US retailers appeared to have turned a corner in 2018. The Trump administration’s tax cuts lifted consumer spending and retail sales grew by more than 6% that summer. After a period of steady decline, the credit ratings of major US retailers began rising again.
The optimism was short-lived. The industry’s fortunes deteriorated sharply in 2019, with 23 major bankruptcies…According to Credit Benchmark data, sourced from financial institutions, credit quality in the US retail sector has dropped 5% since April 2019.
The UK retail sector has fared even worse. With Brexit uncertainty sapping consumer sentiment, and no fiscal stimulus to boost spending, the credit risk of UK retailers has increased by 13% since 2017.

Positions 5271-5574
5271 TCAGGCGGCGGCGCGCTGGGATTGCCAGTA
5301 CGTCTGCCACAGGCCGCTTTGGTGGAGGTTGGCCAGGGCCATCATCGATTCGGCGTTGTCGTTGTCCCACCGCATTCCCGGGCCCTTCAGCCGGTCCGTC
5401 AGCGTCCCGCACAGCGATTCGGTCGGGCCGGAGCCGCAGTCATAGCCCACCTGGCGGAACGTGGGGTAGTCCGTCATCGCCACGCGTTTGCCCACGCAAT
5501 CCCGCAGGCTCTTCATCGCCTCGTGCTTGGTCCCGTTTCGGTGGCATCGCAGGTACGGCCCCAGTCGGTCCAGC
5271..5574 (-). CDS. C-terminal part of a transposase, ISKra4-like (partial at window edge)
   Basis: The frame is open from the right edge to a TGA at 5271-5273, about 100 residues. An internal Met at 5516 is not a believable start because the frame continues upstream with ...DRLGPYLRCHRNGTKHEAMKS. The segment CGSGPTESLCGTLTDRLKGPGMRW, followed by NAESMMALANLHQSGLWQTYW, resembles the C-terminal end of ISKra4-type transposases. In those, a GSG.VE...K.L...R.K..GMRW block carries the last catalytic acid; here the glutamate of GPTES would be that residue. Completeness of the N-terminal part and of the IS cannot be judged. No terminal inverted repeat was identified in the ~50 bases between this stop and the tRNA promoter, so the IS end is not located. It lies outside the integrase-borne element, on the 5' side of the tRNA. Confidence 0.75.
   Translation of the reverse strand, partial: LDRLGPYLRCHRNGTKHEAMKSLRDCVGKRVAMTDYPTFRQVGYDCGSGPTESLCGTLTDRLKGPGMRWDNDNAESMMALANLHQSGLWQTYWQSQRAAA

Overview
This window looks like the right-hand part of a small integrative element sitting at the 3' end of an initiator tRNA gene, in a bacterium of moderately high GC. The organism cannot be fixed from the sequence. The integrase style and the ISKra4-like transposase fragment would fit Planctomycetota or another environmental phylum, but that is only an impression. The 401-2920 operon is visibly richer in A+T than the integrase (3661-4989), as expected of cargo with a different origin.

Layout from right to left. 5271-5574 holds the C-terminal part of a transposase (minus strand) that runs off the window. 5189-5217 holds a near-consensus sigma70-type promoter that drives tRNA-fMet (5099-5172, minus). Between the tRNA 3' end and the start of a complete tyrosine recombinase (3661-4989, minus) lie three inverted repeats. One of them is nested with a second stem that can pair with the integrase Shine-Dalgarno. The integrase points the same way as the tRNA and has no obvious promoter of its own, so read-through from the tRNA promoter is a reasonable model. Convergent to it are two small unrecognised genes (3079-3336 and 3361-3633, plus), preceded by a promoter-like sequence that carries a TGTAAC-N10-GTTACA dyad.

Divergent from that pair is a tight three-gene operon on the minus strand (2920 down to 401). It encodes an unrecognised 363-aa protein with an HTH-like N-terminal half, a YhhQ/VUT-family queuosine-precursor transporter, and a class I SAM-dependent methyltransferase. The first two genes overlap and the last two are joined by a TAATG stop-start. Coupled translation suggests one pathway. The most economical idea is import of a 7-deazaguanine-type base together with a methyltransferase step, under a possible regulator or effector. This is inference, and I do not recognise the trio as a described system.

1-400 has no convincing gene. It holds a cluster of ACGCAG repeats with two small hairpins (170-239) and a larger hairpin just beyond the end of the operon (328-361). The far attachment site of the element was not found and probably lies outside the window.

A sustained turnaround is unlikely.
In this series of monthly articles from Risk.net, David Carruthers, head of research at Credit Benchmark, examines the effect of the ‘retail apocalypse’ on the credit quality of US and UK general retailers.
Also showing recent signs of deterioration, we take a look at the credit activity and distribution of a group of Global Airlines. Not all industries are faring badly though, with positive trends observed in the leisure and recreation industries globally. Plus, notable Sovereign credit movement that you won’t find in the news.
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